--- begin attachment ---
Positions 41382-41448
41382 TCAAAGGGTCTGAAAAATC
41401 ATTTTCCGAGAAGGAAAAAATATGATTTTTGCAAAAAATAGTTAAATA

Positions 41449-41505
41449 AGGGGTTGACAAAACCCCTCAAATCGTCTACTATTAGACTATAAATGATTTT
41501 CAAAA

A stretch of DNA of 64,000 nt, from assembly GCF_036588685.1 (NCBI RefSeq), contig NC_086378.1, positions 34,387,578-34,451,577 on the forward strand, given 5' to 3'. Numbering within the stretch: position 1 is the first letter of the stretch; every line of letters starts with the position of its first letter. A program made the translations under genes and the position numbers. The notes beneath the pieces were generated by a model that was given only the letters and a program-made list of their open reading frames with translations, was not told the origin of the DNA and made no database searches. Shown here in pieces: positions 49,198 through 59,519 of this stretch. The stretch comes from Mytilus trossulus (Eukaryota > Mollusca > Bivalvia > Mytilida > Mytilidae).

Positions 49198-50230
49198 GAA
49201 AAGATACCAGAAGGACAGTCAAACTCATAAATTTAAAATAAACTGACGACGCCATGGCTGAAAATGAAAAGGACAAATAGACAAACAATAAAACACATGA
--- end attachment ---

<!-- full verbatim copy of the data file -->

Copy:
Positions 41382-41448
41382 TCAAAGGGTCTGAAAAATC
41401 ATTTTCCGAGAAGGAAAAAATATGATTTTTGCAAAAAATAGTTAAATA

Positions 41449-41505
41449 AGGGGTTGACAAAACCCCTCAAATCGTCTACTATTAGACTATAAATGATTTT
41501 CAAAA

A stretch of DNA of 64,000 nt, from assembly GCF_036588685.1 (NCBI RefSeq), contig NC_086378.1, positions 34,387,578-34,451,577 on the forward strand, given 5' to 3'. Numbering within the stretch: position 1 is the first letter of the stretch; every line of letters starts with the position of its first letter. A program made the translations under genes and the position numbers. The notes beneath the pieces were generated by a model that was given only the letters and a program-made list of their open reading frames with translations, was not told the origin of the DNA and made no database searches. Shown here in pieces: positions 49,198 through 59,519 of this stretch. The stretch comes from Mytilus trossulus (Eukaryota > Mollusca > Bivalvia > Mytilida > Mytilidae).

Positions 49198-50230
49198 GAA
49201 AAGATACCAGAAGGACAGTCAAACTCATAAATTTAAAATAAACTGACGACGCCATGGCTGAAAATGAAAAGGACAAATAGACAAACAATAAAACACATGA